This is one of my favorite posts that I did a long time ago on a blog far, far away. It has nothing to do with economics. It is just social commentary. I hope all 3 of you reading enjoy it.
I will admit it, I am a “reality TV” junkie. It is just so fascinating for me to watch people make fools of themselves in front of the whole world.
Actually, The Amazing Race is pretty good. I was a big fan, until they included Rob and Amber from Survivor in the last installment. As if those two publicity hounds didn’t have enough money and fame already. Hey, network TV execs, their 15 minutes of fame was over 5 minutes ago. But the sub-genre that I enjoy the most are the ‘dating and mating’ shows. You know, like The Bachelor/Bachelorette, Joe Millionaire, and the latest to waste my time, Average Joes.
The premise of most of these shows is pretty simple: take 15-20 above-average looking men or women and pit them against one another for the affections of some ‘desirable’ member of the opposite sex. In the end, the Bachelor/Bachelorette/Joe/Joette chooses the one they ‘like the best’, and the two of them are ostensibly supposed to get married.
Except that it doesn’t work that way. Only one of the Bachelors and Bachelorettes have actually married their choice (Trista married Ryan). And I expect that marriage to be over any day now*.
Why such a high rate of failure? Perhaps it is the fact that the shows are an artificial environment where the goal is to ‘win’ the final rose, and not necessarily to choose someone you can have a functioning marriage with.
Rather than being critical of these failures, I think that such shows do a great service to anyone who wants to get married and stay married. The shows illustrate how NOT to choose a mate. On these shows, the ‘contestants’ go on dates to exotic locales like Tahiti, the Bahamas, Jamaica, and Fargo. Come on, I don’t care if the Bachelorette is paired up with Quasimodo, just being in a tropical locale will stir some emotions that may be confused for ‘love’. The whole dating setup is artificial, and the contestants act accordingly. Once again, the objective is not to find a suitable mate, but to have fun and choose someone who is ‘fun to be with’.
The problem with this premise, and with dating in general, is that the people who are often the most ‘fun’ are also the most fake and insincere. Add in the fact that a camera is present, and viola! people act differently than they usually do. After the shows are over, the people really get to know one another and find out that they are a poor match. At least the people in these shows find out and break up fairly quickly, unlike most daters in the U.S. who need to get married to figure that out.
The worst part of these shows is the final episode, where one person gets their heart shredded on national TV. I stopped watching ‘The Bachelor’ after:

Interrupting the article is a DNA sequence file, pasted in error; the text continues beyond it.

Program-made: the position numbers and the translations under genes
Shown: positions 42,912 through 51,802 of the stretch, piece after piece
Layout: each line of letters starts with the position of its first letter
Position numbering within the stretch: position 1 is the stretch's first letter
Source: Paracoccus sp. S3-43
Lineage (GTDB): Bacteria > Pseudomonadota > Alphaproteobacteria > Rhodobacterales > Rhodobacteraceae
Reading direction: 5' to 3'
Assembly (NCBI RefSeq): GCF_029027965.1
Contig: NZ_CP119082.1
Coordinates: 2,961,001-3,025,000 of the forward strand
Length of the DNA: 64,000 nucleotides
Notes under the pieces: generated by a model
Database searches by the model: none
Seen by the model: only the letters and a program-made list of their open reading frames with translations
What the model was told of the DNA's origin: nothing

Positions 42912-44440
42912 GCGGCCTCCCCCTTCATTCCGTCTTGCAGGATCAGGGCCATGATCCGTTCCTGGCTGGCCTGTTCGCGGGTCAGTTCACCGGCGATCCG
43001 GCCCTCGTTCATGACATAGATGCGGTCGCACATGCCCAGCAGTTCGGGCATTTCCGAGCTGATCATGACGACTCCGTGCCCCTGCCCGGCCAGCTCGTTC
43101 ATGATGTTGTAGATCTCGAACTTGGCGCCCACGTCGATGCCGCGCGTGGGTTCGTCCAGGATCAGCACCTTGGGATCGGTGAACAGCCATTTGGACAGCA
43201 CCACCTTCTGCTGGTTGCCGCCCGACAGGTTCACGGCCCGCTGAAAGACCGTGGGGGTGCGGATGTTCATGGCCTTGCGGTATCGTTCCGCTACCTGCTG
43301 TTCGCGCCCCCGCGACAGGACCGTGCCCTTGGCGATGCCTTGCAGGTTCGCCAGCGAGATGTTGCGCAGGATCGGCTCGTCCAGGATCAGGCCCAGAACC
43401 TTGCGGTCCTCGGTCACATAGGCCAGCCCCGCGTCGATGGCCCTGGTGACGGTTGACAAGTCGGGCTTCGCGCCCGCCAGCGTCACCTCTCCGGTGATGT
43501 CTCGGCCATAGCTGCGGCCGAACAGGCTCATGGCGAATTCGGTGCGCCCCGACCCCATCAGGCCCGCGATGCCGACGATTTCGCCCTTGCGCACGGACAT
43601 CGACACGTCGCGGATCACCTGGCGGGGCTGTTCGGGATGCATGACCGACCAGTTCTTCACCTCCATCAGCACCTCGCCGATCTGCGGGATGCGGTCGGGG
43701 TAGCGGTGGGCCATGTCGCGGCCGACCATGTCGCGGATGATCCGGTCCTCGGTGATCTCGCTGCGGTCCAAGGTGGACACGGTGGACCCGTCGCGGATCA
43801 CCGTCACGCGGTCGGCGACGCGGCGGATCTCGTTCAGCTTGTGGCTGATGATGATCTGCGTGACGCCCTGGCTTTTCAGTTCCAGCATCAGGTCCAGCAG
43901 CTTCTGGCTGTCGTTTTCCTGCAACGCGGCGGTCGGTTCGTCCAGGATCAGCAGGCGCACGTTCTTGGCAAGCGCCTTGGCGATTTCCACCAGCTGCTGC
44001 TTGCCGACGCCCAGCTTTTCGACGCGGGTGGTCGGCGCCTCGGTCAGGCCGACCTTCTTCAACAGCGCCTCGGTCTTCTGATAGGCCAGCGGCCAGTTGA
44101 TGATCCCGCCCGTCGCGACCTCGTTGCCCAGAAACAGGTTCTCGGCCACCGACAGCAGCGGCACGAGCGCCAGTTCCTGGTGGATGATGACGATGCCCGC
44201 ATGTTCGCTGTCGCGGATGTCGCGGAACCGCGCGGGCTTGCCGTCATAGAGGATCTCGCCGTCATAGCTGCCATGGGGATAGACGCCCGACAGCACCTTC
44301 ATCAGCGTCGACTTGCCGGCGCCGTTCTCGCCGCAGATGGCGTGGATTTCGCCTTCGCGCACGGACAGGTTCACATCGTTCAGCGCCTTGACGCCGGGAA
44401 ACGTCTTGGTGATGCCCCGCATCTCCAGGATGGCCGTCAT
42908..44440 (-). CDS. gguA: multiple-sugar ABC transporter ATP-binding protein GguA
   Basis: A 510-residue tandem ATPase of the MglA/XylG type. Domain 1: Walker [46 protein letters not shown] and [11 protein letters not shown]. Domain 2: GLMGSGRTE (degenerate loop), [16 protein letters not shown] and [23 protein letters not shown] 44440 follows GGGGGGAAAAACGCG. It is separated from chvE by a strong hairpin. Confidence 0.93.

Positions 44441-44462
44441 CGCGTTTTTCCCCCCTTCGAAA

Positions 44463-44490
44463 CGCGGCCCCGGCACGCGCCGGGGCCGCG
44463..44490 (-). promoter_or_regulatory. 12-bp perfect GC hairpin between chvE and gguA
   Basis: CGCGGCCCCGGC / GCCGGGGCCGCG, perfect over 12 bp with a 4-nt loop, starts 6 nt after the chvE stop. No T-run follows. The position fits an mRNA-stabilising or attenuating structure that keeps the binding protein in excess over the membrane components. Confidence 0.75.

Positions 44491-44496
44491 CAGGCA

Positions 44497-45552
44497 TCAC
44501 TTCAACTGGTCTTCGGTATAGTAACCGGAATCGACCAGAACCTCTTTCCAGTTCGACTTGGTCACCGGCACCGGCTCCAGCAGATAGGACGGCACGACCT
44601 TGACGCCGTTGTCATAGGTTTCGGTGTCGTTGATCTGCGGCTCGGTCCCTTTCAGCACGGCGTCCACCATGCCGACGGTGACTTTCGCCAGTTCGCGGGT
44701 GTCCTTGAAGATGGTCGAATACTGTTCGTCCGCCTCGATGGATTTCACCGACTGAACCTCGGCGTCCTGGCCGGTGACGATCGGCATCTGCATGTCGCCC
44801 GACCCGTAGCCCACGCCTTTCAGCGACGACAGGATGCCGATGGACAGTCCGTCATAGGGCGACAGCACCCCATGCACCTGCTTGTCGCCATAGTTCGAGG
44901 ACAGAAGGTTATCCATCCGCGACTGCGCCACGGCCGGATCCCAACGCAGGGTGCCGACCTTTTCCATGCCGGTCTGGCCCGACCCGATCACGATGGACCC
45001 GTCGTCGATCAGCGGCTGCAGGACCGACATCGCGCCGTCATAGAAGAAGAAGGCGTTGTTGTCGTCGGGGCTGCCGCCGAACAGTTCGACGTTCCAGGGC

- The jackass picked a woman who had no wifely abilities or qualities over a young woman who had them in abundance.
- They showed the rejected woman, who was devastated to such an extent that I am sure she entered a convent not long after.
The difference with Average Joes is that the men vying for the hearts of the supermodel are average in looks (actually, from what I have seen most are BELOW average). And just to make it fun, they throw in some ‘geeks’. You know, PhD students in computer science, used car salesmen, World of Warcraft players, and economists (whoops, they haven’t gotten THAT desperate yet!). You get the general idea.
These guys go on group ‘dates’ and some even get to go on solo dates with the woman. Once the model eliminates a certain number of Joes, the twist is revealed: the Joes will have to compete with some ‘Above Average Joes’ (waaaayyy above average, in looks at least). Yes, the producers roll in some models, “hunks” if you will. These are the kind of guys who can’t even spell fat or ugly, never mind average.
After watching this show a few times, I can tell you that the result is always the same: in the end, the model picks one of the “hunks”, and devastates the ‘Joe’ who has actually come to believe that she would pick him. And the Joe usually gives her a big hug and says something like “Well, you broke my heart and I will hate women for the rest of my life, but I’m glad I got to be seen in public with an attractive woman.” Meanwhile, she rides off into the sunset with the “hunk”, usually to be rejected herself a short time later (after coitus, as Dr. Sheldon Cooper would say).
The basic message underlying of all of these dating shows is that unless you are ‘hot’, you will never find a mate. Reaffirming this message is the fact that most young American men and women are quite promiscuous and form short-term sexual relationships just for fun. After all, “in the long run, we are all dead.”
Suddenly, I don’t feel so bad about being ‘Average’.
* Once Trista narrowed her choices down to 3 men, she SLEPT WITH ALL 3 to make sure that she would be ‘compatible’ with them. Apparently, Ryan didn’t care because he married the slut anyway.